Page:Black's Law Dictionary (Second Edition).djvu/871

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out of time when, computed from her known day of sailing, the time that has elapsed ex- ceeds the average duration of similar voyages at the same season of the year. The phrase is iiieiiticai with Ship." 2 Duer, ins. 469.

OUTAGE. A tax or charge formeriy imposed by the state of Maryland for the inspection and marking of liogsheads of tobacco intended for export. See Turner v. Mary- Lund, 107 U. S. 38, 2 Sup. Ct. 44. 27 L. Ed. 370; Turner v. State, 55 Md. 264.

OUTCROP. In mining law. The edge of n stratum which appears at the sui'l'-.u.e of the ground; that portion of a vein or iode which appears at the surface or immediateiy under the soil and surface debris. See Dnggan v. Davey, 4 Dah. 110, 26 N. W. 857; Stevens v. Williams. 23 Fed. Cas. 40.

OUTER BAR. In the English courts, barristers at law have been divided into two ciasscs, viz.. king's counsel, who are admitted within the bar of the courts, in seats speclally reserved for themselves, and junior counsei, who sit without the bar; and the iatter are thence frequently termed barristers of the “outer bar," or “utter bar,” in contradlstinction to the former class. Brown.

OUTER HOUSE. The name given to the great hall of the pziriianient house in Edinburgh, in which the lords ordinary of the court of session sit as single judges to hear causes. The term is used colloquially iis expressive of the business done there in contradistinction to the “Inner House,” the name given to the chambers in which the first and second divisions of the court of session hold their sittings. Bell.

OUTFANGTHEI‘. A liberty or priviiege in the ancient common law, whereby a lord was enabled to call any man dwelling in his manor, and taken for felony in another place out of his foe, to judgment in his own court Du Cnnge.

OUTFIT. 1. An allowance made by the L‘nite<i States government to one of its dip- lomatic represeiitathes going abroad, for the expense of his equipment.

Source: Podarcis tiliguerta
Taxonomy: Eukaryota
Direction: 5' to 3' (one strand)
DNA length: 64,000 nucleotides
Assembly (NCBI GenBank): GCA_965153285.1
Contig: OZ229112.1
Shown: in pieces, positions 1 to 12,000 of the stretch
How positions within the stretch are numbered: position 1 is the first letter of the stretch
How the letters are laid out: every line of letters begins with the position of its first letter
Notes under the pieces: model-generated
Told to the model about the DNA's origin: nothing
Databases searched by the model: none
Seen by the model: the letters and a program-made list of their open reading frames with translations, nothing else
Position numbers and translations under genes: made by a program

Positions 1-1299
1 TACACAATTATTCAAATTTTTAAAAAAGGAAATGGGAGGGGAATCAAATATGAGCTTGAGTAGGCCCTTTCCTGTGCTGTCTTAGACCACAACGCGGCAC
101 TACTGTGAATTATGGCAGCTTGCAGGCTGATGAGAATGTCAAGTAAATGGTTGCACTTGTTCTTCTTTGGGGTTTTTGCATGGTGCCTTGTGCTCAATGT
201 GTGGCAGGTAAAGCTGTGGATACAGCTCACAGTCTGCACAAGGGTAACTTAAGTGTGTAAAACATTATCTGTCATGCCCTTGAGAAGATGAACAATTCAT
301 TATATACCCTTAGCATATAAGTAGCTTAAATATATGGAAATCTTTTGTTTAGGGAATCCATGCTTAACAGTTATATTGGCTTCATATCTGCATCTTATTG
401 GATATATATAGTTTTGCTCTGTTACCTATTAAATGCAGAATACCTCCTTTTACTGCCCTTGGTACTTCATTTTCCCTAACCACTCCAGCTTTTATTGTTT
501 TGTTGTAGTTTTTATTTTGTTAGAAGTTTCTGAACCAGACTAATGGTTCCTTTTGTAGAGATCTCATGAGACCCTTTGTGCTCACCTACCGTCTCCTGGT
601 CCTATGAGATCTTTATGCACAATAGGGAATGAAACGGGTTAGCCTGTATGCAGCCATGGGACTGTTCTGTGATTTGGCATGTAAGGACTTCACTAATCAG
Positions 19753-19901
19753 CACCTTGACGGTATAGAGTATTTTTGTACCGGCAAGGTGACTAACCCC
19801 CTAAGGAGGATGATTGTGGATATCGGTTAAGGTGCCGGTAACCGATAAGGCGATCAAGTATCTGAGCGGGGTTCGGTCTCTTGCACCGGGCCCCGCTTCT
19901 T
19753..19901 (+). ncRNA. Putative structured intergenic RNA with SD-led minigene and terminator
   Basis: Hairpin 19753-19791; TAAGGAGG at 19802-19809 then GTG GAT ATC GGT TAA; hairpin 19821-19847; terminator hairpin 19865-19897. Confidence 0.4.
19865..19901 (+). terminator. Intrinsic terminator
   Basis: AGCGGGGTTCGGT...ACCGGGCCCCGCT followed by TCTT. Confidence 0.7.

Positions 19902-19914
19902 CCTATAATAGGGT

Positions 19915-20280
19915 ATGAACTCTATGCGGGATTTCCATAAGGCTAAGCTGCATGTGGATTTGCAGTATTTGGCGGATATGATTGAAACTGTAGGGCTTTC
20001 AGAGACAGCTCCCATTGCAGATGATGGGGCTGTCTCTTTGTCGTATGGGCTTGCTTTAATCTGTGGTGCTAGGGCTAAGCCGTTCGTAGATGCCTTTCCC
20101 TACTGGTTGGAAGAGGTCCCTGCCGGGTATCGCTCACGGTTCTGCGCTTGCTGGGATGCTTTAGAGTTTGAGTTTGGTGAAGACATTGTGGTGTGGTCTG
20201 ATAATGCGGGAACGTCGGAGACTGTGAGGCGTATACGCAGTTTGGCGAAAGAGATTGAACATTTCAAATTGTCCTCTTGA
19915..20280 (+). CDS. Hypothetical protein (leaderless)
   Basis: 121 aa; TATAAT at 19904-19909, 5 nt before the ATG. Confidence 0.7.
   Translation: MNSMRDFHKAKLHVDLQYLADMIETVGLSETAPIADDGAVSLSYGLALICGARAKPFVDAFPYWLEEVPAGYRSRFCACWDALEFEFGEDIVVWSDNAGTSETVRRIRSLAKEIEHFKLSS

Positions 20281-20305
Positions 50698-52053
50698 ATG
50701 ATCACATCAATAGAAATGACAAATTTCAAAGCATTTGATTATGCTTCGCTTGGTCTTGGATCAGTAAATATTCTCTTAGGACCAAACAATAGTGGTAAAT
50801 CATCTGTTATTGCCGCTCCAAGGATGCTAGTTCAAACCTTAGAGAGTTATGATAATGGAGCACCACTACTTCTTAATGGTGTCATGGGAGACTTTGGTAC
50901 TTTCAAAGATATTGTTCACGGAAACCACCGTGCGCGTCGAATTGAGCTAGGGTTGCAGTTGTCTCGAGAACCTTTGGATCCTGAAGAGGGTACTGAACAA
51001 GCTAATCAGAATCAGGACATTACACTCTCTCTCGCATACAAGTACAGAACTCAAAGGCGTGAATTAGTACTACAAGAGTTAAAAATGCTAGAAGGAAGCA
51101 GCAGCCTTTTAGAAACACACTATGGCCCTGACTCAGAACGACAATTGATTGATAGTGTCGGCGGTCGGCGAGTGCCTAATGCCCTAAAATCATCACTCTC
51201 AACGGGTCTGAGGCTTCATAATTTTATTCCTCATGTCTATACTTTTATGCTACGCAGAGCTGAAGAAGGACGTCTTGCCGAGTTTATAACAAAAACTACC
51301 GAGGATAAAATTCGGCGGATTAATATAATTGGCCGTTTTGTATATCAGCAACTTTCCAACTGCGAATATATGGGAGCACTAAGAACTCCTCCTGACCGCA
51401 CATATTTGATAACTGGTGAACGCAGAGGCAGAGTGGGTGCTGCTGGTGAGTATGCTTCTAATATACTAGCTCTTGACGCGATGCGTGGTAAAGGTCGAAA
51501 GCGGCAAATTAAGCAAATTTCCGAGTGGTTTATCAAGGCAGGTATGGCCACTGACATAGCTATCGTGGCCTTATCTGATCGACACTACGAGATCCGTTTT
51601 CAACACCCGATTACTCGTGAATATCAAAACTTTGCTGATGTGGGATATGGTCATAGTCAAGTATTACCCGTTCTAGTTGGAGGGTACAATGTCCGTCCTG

2. This term, in its original use, as applying to ships. embraced those objects connected with a ship which were necessary for the sailing of her, and without which she would not in fact he navigable. But in ships en- gaged in whaling voyages the word has ac- quired a much more extended signification. Macy v. Whaling ins. Co., 9 Metc. ((Mass.) 864.

OUTHEST, or OUTHOM. A cailing men out to the army by sound of horn. J ncob.

OUT]-IOUSE. Any house necessary for the purposes or life, in which the owner does



not make his constant or principal residence, is on onthouse. State v. O’Brien, 2 Root (Conn.) 516.

A smaller or subordinate building connected

with _a dweiiing,_ usually detached from it and standing at a littie distance from it, not intended for persons to live in, but to serve some purpose of convenience or necessity; as a barn, a dairy, & toolhouse, and the iilte.

OUTLAND. The Saxon thanes divided their hereditary lands into inland, such as lay nearest their dwelling, which they kept to their own use, and outliind, which iay beyond the demesnes, and was granted out to tenants, at the will of the lord, like copy- hoid estates. This (Jutland they subdivided into two parts. One part they disposed among those who attended their persons, called "theodans," or iesser thanes; the other part they allotted to their husbandmen, or churis. Jacob.

OUTLAW. In English law. One who is put out of the protection or aid of the law.

OUTLAWED, when applied to a promissory note, means barred by the statute or limitations. Drew v. Drew, 37 Me. 389.

OUTLAWRY. In English law. A process by which a defendant or person in contempt on a civil or criminal process was declared an outlaw. If for treason or felony, it amounted to conviction and attainder. Stim. Law Gioss. See Respublica v. Doan, 1 Dail. (Pa.) 86, 1 L. Ed. -17; Dale County v. Gunter, 46 Ala. 138; Drew v. Drew, 37 Me. 391.

OUTLOT. In early American land law, (purtlculariy in Missouri,) a lot or parcel of land lying outside the corporate limits of a town or vlliage but suhject to its munici- pai jurisdiction or controi. See Kisseli v. St. Louis Public Schools. 16 M0. 592; St. Louis v. Toney. 21 Mo. 2-13; Hberla v. St. Louis Public Schools, 1.1 Mo. 5; Vasquez v. Ewing, 42 M0. 256.

OUTPARTERS. Stealer of cattle. Cow- all.

such as set watches for Cowell.

OUTPUTERS. the robbing any manor-house.

OUTRAGE. Injurious violence, or, in general, any species of serious wrong offered to the person, feeiings, or rights of another. See McKinley v. Raliroad C0., 44 Iowa, 314, 2-} Am. Rep. 748; Aidrich v. Howard, 8 B. I. 246; llfosnnt v. Snyder, 105 Iowa, 500, 75 N. W. 356.

OUTRIDERS. In English law. Bailiflserrant employed by sheriifs or their deputies to ride to the extremities of their counties or hundreds to summon men to the county or

hundred court. Wharton.